A Christmas Movie You Must See

White Christmas, It's a Wonderful Life, Miracle on 34th Street, A Christmas Carol. Chances are, you've seen them all, and some of them over and over again.

But now comes along a marvelous Christmas movie you haven't seen but should.

Called The Child King, this feature-length film stars a young man named Peter Johnson, a charismatic young actor who happens to have Down Syndrome. The movie isn't new, but it's had a limited circulation since it was made in 2007.

Johnson (as Jeremy West) plays the older of two brothers in the film. After the younger brother Jarret (played by Will Kellem) claims that there is no Santa Claus, the older brother steals the family van and the two boys set off on a quest to find the North Pole. With Johnson at the steering wheel, the boys are aided along their way by none other than Santa himself, who appears in various guises at moments when the boys are in danger.

The title comes from a fairy tale that Jeremy's and Jarrett's mother adored before she died. In that inner tale, a king decides to switch his infant son, who is abnormal, with another baby. The two intertwined stories in the film come together with classic fairy-tale endings.

Filmed on a shoestring, the movie is the work of two brothers, Jeff and Frank Kerr. Jeff wrote the screenplay and after considerable hounding he convinced brother Frank, a professional filmmaker, to direct and co-produce the film.

Jeff admits that they were taking a chance casting Johnson in the film's lead role. But he says he wrote the screenplay after meeting a friend's young child with Down Syndrome. He was convinced that he wanted the hero of the story be someone with special needs.

Still, Jeff -- who dug into his own pocket to make the film -- admits that it was a bit tough in the beginning. Peter had never acted before. Both of the Kerr brothers wondered if he would remember his lines, take cues and interact appropriately with other actors.

The day that Jeff and Frank visited Peter at his home (he lives with parents Jane and Charlie near Boston) to discuss the movie, Peter "was extremely shy," Jeff says. "A week before filming was set to begin, he was in rehearsal and he froze up. Things didn't look promising."

But lo and behold, when filming began, Peter turned it around. "Now he's a little movie star," Jeff says.

For his part, Johnson is proud of the fact that his performance highlights the capabilities of individuals with developmental disabilities. "It's a shout out to people with special needs, " Peter says.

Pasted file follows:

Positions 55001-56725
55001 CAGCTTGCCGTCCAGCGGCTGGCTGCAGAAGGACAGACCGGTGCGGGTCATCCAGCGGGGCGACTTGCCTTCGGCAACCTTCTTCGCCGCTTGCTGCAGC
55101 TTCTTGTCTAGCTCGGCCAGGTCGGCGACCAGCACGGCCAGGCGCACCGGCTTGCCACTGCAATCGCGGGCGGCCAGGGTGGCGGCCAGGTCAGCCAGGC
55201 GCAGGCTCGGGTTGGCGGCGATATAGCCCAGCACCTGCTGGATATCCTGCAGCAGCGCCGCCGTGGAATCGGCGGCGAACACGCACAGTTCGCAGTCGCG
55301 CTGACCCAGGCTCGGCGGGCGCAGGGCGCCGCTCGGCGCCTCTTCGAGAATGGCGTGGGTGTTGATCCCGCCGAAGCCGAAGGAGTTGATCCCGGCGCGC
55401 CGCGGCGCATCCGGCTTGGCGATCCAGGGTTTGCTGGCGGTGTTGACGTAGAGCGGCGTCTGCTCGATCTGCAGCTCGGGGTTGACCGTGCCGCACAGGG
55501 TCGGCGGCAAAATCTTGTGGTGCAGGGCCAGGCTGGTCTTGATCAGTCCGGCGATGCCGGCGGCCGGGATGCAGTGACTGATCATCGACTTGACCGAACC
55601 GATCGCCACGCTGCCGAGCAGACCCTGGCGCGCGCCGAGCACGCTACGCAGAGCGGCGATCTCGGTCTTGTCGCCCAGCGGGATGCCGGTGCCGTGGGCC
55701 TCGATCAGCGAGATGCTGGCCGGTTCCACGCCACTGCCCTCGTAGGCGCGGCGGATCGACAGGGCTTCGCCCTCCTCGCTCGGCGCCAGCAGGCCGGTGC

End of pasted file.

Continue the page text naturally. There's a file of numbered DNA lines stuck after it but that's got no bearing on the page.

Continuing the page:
My conversation with Peter over coffee last week left no doubt that he can easily turn on the charm and become Mr. Personality.

Apart from the movie, Johnson has a full plate of activities. He attends a day program near his home and has three jobs -- one as host at a local Irish pub, the second as a busboy in a Mexican restaurant. In the third, he works with young kids at the local YMCA. He participates in all of the Special Olympics, and this year he is scheduled to represent Massachusetts in tennis (he's on the board for the Massachusetts Special Olympics.)

Peter, who is now 26, is also an avid Red Sox fan; he regularly attends games with his father; Peter has a photo of him standing side by side with David Ortiz. He also finds time to deliver inspirational lectures to businesses and other groups in Boston.

Being as busy as he is, it's understandable that Peter has not acted in any other movies. But he says he would be delighted to act again.

The Child King is available on DVD for purchase at www.TheChildKing.com. All proceeds from sales of the film are donated to a foundation that makes grants to organizations serving people with special needs.

The film has been shown to several audiences to people with special needs. One of those recent showings was at Riverbrook, a lovely residential facility in Stockbridge, Massachusetts, that serves 21 women with special needs.

The crowd at Riverbrook was hushed as they watched, and afterwards, they thronged around Peter. Several of the women wanted photos with him, and he was more than happy to accommodate the requests.

"All I can say is 'Wow," Peter says.

And when I told him that I liked The Child King as much as I did Home Alone, Peter was ecstatic. Home Alone happens to be one of his all time favorite movies; he watches that movie and all the sequels over and over again.

"Wow, to have it compared to Home Alone he says, beaming. "What can I say, Wow!"

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